NSERC hands Synergy Award for Innovation to Autodesk Research and U of T
By Design Engineering StaffCAD/CAM/CAE Autodesk CAD NSERC University of Toronto
20-year partnership between University of Toronto and Autodesk Research recognized for research and development of visual modeling technology.
Natural Sciences and Engineering Research Council (NSERC) of Canada Autodesk, Inc., has awarded a partnership between Autodesk Research group and the University of Toronto with one of the four annual Synergy Awards for Innovation.
A 20-year partnership between Alias/Autodesk Research and the University of Toronto has resulted in numerous developments in the expanding field of visual modelling, which have been applied to advance the fields of film production, animation, architecture, medicine and others.
Begun by Eugene Fiume from the University of Toronto’s Dynamic Graphics Project and Gordon Kurtenbach and Bill Buxton from Autodesk, this unique partnership has produced volumes of research, dozens of highly skilled computer scientists, numerous patents and awards that include a Technical Academy Award and an Academy Award nomination for Film Animation.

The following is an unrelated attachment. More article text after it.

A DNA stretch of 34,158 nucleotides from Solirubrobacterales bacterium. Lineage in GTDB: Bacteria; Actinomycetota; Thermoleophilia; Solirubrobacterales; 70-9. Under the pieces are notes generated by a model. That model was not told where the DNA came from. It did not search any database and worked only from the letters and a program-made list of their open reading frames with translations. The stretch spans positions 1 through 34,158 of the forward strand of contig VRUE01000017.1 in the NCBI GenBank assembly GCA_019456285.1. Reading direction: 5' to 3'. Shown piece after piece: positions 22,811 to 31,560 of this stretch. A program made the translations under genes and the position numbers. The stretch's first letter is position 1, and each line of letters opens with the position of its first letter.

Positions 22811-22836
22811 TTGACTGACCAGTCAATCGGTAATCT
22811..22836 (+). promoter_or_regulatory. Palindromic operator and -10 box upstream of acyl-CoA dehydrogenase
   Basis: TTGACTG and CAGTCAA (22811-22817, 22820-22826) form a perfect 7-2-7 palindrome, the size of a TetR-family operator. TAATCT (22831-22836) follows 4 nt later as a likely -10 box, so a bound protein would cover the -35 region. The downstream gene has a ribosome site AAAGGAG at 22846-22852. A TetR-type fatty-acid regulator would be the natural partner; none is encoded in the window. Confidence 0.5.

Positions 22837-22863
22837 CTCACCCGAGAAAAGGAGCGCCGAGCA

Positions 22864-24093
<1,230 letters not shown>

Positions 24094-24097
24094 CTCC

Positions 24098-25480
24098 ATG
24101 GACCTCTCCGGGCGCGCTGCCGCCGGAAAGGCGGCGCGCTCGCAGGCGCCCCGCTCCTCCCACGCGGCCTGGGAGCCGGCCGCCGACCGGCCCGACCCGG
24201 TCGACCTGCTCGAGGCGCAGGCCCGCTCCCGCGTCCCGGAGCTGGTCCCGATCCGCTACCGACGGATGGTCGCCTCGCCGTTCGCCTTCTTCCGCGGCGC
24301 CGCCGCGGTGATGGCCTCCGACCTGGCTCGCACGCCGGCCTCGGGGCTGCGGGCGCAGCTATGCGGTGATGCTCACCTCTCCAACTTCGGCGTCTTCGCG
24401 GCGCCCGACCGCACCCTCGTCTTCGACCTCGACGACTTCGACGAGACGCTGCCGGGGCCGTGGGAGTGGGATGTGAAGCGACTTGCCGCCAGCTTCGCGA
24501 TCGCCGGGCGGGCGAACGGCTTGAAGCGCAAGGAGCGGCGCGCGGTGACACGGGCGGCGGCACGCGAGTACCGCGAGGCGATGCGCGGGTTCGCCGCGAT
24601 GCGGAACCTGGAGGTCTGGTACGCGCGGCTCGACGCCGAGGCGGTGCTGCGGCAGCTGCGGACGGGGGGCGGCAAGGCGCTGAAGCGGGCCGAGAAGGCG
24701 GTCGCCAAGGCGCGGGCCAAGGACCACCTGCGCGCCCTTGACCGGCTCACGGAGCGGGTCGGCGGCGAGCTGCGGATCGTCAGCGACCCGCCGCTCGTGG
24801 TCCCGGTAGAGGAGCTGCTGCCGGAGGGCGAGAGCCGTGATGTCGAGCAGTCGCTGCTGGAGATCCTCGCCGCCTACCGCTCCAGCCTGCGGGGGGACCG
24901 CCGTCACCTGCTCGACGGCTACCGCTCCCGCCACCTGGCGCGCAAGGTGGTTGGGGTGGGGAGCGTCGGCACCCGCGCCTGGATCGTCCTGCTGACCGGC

More than 100 papers have been co-authored by Autodesk Research and alumni from the University of Toronto. Autodesk Research has provided internships across many disciplines, including computer graphics, human computer interaction, physical simulation, green initiatives, and computer aided geometric design. Many interns from the University of Toronto ultimately were employed at Autodesk in Toronto. More than 100 graduates of the University of Toronto have worked at Alias/Autodesk, over half of whom are still at the company.
The Synergy Awards for Innovation were launched in 1995 by NSERC to recognize partnerships in natural sciences and engineering research and development between universities and industry. Since their inception, the awards have honoured the most outstanding achievements of university-industry collaboration in the natural sciences and engineering. Winners receive $200,000 research grants.